What is a levy?

A levy is when the taxing authorities literally wipe your accounts clean to satisfy your debt. After you receive a lot of letters, you will eventually receive one that looks exactly like the others but provides you with an important opportunity to resolve your debt before a bank levy is issued. This letter is usually titled something like, “Final Notice if Intent to Levy” and you should read it very carefully. A bank levy or wage garnishment is the last thing you want when you’re at the grocery store.

Stage Three: The IRS levies your accounts, garnishes your wages

If you ignore all correspondence and take no action for several months, you will eventually experience a bank levy and/or your wages will be garnished. This was, unfortunately, the point that most of my previous tax debt clients would hire me. However there are still important steps that can be taken to stop levies and modify garnishments once they are issued.

The most important actions to take when you have an IRS levy are:

  1. Complete a financial statement
    If an IRS levy is creating a financial hardship you need a way to prove it fast. Thankfully the IRS and state taxing departments provide a financial form that allows you to demonstrate your income and assets so that you can prove that the levy is creating a hardship. Completing Form 433-F is usually good enough but there is also a more detailed Form 433-A that might help you paint a more accurate picture of your financial situation. You should also attach supporting documentation such as three months of your wage statements, bank statements and anything else that supports the figures used on the form.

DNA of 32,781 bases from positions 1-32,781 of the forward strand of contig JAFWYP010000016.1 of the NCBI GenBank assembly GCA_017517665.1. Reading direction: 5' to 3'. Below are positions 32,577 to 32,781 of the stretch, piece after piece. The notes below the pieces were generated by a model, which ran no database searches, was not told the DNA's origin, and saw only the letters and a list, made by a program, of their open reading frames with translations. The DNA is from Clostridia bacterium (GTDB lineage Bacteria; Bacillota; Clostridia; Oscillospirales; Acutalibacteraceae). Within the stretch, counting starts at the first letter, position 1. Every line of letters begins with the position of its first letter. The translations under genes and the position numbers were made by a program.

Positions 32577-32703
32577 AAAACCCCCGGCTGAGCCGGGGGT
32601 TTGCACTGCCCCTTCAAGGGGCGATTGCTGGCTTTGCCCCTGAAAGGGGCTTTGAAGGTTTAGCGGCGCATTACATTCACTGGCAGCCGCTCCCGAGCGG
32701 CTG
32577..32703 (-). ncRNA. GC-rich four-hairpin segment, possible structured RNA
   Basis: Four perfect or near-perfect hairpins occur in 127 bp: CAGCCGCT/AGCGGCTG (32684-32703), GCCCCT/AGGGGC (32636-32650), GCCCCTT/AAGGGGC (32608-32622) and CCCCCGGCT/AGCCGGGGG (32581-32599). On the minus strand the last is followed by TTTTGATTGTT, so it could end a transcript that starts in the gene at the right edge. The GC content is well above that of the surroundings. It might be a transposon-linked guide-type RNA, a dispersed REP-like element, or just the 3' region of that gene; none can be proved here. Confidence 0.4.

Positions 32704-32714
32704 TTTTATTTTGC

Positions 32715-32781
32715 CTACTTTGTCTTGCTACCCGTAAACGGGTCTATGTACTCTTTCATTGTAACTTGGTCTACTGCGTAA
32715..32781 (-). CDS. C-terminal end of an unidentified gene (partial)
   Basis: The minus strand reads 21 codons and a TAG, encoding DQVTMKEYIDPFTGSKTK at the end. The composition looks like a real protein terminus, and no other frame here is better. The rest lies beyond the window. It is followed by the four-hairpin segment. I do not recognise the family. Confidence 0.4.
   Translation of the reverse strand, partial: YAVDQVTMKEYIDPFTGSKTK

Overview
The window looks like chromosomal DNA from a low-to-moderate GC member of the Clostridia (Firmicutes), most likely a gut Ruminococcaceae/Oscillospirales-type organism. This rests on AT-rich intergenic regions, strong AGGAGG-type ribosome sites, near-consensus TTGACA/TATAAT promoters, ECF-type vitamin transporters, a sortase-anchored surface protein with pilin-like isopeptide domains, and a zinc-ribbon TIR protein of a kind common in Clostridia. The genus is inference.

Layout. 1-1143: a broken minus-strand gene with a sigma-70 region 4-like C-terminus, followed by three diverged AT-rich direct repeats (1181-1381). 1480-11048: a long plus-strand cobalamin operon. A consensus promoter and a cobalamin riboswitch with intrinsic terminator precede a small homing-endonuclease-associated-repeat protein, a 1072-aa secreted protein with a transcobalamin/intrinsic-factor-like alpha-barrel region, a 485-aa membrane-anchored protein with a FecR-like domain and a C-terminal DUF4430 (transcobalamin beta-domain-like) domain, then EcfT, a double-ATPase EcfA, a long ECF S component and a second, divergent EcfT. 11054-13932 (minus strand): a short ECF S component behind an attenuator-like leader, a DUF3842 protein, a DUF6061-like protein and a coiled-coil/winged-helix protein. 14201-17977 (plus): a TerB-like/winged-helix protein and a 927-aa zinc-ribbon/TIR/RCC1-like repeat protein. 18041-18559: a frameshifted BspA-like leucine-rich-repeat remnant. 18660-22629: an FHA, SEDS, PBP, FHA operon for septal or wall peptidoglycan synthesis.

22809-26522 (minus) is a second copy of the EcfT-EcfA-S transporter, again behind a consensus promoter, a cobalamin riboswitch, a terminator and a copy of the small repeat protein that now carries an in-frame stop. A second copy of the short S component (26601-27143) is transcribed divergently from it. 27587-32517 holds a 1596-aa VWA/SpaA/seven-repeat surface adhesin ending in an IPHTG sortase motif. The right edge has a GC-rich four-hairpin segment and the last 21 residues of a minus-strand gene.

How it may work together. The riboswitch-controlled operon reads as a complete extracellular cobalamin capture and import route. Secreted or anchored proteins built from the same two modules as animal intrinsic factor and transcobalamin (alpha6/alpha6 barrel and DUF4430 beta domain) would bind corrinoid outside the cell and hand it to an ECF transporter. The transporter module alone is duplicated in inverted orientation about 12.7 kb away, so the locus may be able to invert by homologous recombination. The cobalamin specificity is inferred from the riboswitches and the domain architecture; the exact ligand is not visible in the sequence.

Don’t leave out any property, income or expenses on this form and make sure you represent your financial status as accurately as possible. If recent wage statements have been higher than usual, use six to twelve months of records to show what you really bring home on average. Remember, your repayment plan needs to allow for the payment of all necessary living expenses. If you can show that you have no money after necessary living expenses, you may be able to demonstrate that you are “currently not collectible,” and the IRS will leave you alone. Until you start earning an income that is. Though in this scenario you will have to start paying as soon as it becomes feasible, I have literally watched thousands of dollars of debt expire when the IRS cannot collect them within their statute of limitations (generally 10 years).
  2. Contact the revenue agent and immediately offer a reasonable resolution based on your financial status
    You don’t want to be sending letters at this point because time is of the essence. So, call the IRS or state taxing authority and find out the name of the agent who issued the levy or wage garnishment. You will be given this agent’s phone number and you will want to call immediately to ask them where you can deliver your financial statement, proposal for resolution and payment plan paperwork (which you can usually find online and complete before even contacting the revenue officer).
  3. File an appeal
    If you are not getting anywhere with the agent you can usually appeal the process, if that opportunity hasn’t elapsed, which can buy you time to raise money to pay off your debt, or hire a professional.

Stage Four: Property seizures, criminal action?

I never handled a case where criminal action was underway. only 0.002% of all taxpayers face criminal charges each year. In those instances fraud is usually involved, or else extremely high debts and you need to retain an attorney. I did witness a few property seizures, however, and it’s not pretty. It’s hard to believe that a case can get to this point given the amount of chances, literally years of chances sometimes, that taxpayers are provided to resolve debt. But it happens all the time.

At this juncture, it might be wise to consider filing for bankruptcy. But be careful, not all bankruptcy filings discharge tax debt, so speak with a qualified bankruptcy attorney to determine your options. Even though filing for bankruptcy can hinder your financial situation for decades, if you’re at this point, you’ve probably already done that so it might be best to draw the line and attempt to start over.